Original Research ARTICLE
Wide-Scale Continuous Quality Improvement: A Study of Stakeholders' Use of Quality of Care Reports at Various System Levels, and Factors Mediating Use
- 1Menzies School of Health Research, Charles Darwin University, Darwin, NT, Australia
- 2University Centre for Rural Health, The University of Sydney, Sydney, NSW, Australia
- 3The Australian Centre for Public and Population Health Research, University of Technology Sydney, Sydney, NSW, Australia
- 4Adelaide Nursing School, The University of Adelaide, Adelaide, SA, Australia
- 5Aboriginal Medical Services Alliance Northern Territory, Darwin, NT, Australia
Introduction: Increasing the use of evidence in healthcare policy and practice requires greater understanding of how stakeholders use evidence to inform policy, refine systems and change practice. Drawing on implementation theory, we have used system-focused participatory research to engage diverse stakeholders in using aggregated continuous quality improvement (CQI) data from Australian Indigenous primary health care settings to identify priority evidence-practice gaps, barriers/enablers and strategies for improvement. This article reports stakeholders' use or intended use of evidence at various levels of the system, and factors mediating use.
Material and Methods: Interviews were undertaken with a purposeful sample of 30 healthcare stakeholders in different roles, organization types and settings in one Australian jurisdiction and with national participants, as part of the project's developmental evaluation. Qualitative data were analyzed to identify themes and categories relating to use of evidence.
Results: Context-specific aggregated CQI data that were relatable to the diverse professional roles and practices provided an effective starting point for sharing perspectives, generating practice-based evidence and mobilizing evidence-use. Interviewees perceived the co-produced findings as applicable at different levels and useful for planning, policy development, supporting best practice and reflection, capacity strengthening and developing new research. Factors mediating use were commitment to best practice; the credibility of the evidence and its perceived relevance to work roles, contexts and decision needs; report format and language; facilitation and communication; competing work pressures and the organizational environment for change.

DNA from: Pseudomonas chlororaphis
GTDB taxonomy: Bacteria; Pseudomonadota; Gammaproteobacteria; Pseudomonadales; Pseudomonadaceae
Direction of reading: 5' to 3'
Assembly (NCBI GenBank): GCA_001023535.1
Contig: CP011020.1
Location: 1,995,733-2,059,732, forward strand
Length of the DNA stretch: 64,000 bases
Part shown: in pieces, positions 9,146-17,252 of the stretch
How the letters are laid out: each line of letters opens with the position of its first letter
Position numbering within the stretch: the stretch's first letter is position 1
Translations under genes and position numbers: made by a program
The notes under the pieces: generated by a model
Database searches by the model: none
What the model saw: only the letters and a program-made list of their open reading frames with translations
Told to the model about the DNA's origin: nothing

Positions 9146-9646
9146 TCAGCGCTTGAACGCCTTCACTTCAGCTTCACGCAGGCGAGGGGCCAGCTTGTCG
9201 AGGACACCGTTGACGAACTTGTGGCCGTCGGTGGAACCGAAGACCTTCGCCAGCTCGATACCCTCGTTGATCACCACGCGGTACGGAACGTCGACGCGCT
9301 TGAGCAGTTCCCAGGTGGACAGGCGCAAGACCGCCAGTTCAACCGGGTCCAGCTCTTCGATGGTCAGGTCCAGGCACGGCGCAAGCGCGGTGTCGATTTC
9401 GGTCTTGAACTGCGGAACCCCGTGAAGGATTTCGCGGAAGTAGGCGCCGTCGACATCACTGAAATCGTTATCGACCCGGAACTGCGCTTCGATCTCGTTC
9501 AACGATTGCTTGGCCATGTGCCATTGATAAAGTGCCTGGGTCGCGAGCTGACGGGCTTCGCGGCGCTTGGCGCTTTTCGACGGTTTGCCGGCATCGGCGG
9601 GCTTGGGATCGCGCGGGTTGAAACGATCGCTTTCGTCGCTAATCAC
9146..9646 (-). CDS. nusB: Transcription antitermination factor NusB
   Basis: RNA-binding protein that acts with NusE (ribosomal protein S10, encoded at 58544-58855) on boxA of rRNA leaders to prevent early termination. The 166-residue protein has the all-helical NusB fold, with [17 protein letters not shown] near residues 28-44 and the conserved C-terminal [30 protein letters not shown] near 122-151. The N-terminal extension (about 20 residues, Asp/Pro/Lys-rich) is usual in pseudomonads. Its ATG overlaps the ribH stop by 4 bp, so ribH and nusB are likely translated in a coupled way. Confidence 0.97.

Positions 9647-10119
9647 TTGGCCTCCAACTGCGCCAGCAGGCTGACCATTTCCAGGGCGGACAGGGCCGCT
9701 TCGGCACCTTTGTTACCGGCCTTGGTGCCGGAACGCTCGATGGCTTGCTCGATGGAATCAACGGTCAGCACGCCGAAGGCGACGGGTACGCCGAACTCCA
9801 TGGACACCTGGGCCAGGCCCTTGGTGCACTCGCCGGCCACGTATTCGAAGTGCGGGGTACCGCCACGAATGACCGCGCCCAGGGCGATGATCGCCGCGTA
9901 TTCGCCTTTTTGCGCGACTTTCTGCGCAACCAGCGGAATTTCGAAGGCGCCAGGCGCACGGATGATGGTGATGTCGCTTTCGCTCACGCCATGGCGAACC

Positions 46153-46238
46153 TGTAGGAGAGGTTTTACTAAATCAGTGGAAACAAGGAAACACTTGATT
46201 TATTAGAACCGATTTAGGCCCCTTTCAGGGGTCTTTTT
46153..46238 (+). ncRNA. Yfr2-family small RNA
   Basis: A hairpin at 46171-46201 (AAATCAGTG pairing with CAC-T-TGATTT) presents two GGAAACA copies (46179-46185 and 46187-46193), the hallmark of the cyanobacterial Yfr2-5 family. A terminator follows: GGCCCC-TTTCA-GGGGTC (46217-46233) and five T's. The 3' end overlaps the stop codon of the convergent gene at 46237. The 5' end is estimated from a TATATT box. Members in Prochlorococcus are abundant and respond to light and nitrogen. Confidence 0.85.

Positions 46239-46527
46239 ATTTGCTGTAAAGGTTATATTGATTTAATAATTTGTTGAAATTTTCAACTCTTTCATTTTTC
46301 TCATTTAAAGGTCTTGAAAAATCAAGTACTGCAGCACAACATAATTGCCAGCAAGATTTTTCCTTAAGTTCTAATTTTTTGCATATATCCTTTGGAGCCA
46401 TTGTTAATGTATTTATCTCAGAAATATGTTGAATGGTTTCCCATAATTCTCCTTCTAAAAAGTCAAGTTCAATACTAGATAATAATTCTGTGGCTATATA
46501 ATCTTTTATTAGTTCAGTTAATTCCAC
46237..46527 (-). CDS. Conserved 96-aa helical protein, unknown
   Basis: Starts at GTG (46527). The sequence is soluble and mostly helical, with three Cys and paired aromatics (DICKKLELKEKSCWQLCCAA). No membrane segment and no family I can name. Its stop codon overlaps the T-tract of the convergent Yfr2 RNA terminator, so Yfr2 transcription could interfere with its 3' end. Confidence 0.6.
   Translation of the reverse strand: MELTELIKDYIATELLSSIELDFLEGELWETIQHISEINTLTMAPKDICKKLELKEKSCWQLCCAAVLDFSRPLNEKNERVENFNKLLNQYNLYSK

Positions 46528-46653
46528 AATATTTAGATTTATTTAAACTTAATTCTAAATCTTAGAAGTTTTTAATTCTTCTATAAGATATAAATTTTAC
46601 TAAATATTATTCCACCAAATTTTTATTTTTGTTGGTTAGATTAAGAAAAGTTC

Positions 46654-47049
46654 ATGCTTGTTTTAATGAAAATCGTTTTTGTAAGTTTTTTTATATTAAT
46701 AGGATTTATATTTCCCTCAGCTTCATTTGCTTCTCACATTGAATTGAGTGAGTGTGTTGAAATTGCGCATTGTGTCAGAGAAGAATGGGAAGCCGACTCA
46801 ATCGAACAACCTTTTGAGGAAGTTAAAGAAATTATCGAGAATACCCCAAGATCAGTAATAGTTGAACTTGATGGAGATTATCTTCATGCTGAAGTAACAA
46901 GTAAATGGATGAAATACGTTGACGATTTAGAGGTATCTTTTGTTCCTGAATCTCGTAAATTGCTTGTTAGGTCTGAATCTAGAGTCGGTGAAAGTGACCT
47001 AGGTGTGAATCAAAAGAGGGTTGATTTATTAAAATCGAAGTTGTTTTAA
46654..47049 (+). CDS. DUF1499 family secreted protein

Conclusions: This study found that primary health care stakeholders used evidence on quality of care for a variety of purposes. This could be linked to the interactive research processes used to engage stakeholders in different roles and settings in interpreting data, sharing and generating knowledge. Findings indicate that system-based participatory research using CQI data and iterative, interactive and systematic CQI-based methods can be applied at scale to support concurrent action for healthcare improvement at different system levels. Factors known to influence implementation should be addressed within the research design to optimize evidence use. Further research is needed to explore the utility of interactive dissemination for engaging healthcare stakeholders in informing policy and system change.
There are persistent gaps between research evidence and what happens in healthcare policy and practice (1, 2). Better use of evidence to improve primary health care (PHC) requires understanding of how healthcare stakeholders use research findings to strengthen knowledge, refine care delivery systems and change practice (3), and greater understanding of the factors mediating use.
Knowledge translation literature offers various theories and frameworks relating to evidence use (or non-use) (4). Commonly identified factors relate to the evidence itself and how it is created, intended target audiences, and the context and process of implementation (5). Integrating knowledge translation through different stages of research—a principle common with participatory research (6) and knowledge co-production (7)—is advocated for increasing research relevance and supporting use (8). However, few studies in this field report outcomes, such as use of research (9), and there is little evidence on the outcomes of integrated knowledge translation strategies (10).
Improving Indigenous Health Through Continuous Quality Improvement and Large-Scale Change
There are wide disparities in health outcomes and life expectancy between Aboriginal and Torres Strait Islander peoples (Australia's Indigenous nations) and the general Australian population (11). Strengthening the use of evidence in PHC is critical to closing this gap in health equity. Continuous quality improvement (CQI) methods (12) have been shown to be effective and acceptable in the Indigenous PHC context (13, 14). They generate practice-based evidence relevant to local care delivery (15) and use participatory approaches that can uphold Indigenous values as expressed in national statements on research and cultural respect (16).